This period also witnessed unprecedented immigration and urbanization, both of which were indispensable to industrial expansion. American society, always polyglot, became even more diverse as immigrants thronged from southern and eastern Europe--and also from Asia, Mexico, and Central America. As newcomers created a new American mosaic, the old Protestant European Americans' sway over the diverse people of this nation began to loosen. Related to this continuing theme of immigration was the search for national unity amid growing cultural diversity. How a rising system of public education promoted the assimilation of newcomers is an important topic for students to study.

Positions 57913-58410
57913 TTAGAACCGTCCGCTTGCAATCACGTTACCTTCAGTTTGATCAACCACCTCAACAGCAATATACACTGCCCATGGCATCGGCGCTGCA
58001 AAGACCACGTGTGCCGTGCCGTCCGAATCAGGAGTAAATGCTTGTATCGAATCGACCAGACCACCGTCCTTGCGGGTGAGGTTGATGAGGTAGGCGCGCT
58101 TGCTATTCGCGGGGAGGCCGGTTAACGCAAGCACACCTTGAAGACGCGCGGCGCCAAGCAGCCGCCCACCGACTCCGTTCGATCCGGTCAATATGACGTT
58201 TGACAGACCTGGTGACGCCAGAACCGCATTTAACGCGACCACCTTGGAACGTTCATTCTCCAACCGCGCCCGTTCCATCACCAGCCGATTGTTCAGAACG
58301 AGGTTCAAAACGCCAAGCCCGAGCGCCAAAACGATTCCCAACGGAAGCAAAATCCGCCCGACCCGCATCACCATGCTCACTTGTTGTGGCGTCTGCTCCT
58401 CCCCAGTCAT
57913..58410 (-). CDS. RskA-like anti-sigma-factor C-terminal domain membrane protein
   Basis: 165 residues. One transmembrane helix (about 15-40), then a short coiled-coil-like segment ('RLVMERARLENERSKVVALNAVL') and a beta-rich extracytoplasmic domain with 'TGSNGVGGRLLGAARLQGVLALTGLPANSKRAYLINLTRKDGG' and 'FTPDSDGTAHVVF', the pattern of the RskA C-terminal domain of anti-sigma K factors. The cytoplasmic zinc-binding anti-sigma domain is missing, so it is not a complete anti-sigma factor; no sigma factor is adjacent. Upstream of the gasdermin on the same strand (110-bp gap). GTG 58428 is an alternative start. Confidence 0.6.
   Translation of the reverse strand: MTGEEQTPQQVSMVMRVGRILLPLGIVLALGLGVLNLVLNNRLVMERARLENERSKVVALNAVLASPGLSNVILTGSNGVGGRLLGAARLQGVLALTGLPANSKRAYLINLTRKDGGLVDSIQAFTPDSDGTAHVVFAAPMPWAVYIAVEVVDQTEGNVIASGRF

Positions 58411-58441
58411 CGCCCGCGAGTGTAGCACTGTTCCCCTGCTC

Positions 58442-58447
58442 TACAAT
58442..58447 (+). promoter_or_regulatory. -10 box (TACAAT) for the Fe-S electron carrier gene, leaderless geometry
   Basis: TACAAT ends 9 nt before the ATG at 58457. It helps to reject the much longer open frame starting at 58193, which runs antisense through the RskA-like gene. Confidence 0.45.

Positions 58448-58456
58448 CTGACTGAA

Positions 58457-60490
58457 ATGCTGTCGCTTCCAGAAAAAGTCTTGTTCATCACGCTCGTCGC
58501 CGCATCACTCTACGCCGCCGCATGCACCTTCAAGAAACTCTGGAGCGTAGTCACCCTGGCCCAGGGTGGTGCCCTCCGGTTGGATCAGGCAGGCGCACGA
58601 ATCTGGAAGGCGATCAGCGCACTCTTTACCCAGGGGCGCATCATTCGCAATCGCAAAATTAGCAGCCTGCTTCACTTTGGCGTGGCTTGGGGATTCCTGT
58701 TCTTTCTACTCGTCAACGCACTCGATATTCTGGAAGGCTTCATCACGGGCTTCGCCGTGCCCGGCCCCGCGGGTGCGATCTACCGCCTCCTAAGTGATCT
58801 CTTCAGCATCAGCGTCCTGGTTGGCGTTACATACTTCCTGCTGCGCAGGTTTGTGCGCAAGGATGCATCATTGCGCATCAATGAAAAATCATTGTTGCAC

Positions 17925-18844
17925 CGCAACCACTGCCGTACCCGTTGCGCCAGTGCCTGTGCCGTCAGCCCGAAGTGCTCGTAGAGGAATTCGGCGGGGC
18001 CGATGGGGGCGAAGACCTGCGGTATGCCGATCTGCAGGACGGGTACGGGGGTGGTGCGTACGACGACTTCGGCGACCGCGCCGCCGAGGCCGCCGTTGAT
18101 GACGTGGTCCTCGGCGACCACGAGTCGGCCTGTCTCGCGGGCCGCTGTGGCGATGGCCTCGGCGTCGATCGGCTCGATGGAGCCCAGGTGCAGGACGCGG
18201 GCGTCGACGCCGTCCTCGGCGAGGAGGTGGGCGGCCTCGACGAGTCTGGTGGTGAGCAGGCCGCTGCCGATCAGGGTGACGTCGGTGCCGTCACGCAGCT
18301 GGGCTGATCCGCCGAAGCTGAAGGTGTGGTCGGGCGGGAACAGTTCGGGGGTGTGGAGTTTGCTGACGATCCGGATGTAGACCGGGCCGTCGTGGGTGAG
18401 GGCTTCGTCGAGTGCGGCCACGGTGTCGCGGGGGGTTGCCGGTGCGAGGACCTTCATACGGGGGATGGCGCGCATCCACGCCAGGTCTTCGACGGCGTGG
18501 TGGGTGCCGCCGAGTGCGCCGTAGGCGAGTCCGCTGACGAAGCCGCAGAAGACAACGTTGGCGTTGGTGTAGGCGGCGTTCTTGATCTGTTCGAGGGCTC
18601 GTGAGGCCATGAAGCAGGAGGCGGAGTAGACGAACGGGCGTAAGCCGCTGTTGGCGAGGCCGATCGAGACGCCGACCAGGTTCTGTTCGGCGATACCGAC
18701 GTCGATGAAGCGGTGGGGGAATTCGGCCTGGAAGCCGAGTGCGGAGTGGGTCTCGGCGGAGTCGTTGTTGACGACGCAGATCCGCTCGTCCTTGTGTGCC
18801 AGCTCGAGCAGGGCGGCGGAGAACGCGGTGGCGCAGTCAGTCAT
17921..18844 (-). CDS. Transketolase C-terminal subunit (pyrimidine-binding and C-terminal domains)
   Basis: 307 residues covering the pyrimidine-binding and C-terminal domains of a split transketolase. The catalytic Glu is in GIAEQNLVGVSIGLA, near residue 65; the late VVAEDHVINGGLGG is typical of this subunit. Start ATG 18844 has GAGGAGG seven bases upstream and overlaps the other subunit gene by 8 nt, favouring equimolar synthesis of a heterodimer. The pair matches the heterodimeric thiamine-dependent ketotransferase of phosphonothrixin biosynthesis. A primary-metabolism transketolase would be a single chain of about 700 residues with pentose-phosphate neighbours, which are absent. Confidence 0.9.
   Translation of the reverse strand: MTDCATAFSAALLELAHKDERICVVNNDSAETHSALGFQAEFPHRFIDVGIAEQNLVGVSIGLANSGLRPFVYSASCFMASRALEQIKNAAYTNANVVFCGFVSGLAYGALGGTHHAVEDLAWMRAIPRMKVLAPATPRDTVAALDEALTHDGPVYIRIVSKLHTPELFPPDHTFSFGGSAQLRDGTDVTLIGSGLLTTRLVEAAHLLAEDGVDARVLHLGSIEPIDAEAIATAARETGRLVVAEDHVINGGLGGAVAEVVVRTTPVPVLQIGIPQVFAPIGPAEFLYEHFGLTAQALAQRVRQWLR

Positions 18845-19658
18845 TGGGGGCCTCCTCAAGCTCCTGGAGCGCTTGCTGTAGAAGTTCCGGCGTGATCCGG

Students should appreciate the cross-currents and contradictions of this period. For example, what many at the time thought was progress was regarded by others as retrogressive. Paradoxes abound. First, agricultural modernization, while innovative and productive, disrupted family farms and led American farmers to organize protest movements as never before. Second, the dizzying rate of expansion was accomplished at the cost of the wars against the Plains Indians, which produced the "second great removal" of indigenous peoples from their ancient homelands and ushered in a new federal Indian policy that would last until the New Deal. Third, muscular, wealth-producing industrial development that raised the standard of living for millions of Americans also fueled the rise of national labor unionism and unprecedented clashes in industrial and mining sites between capital and labor. Fourth, after the Civil War, women reformers, while reaching for a larger public presence, suffered an era of retrenchment on economic and political issues. Lastly, the wrenching economic dislocations of this period and the social problems that erupted in rural and urban settings captured the attention of reformers and politicians, giving rise to third-party movements and the beginning of the Progressive movement.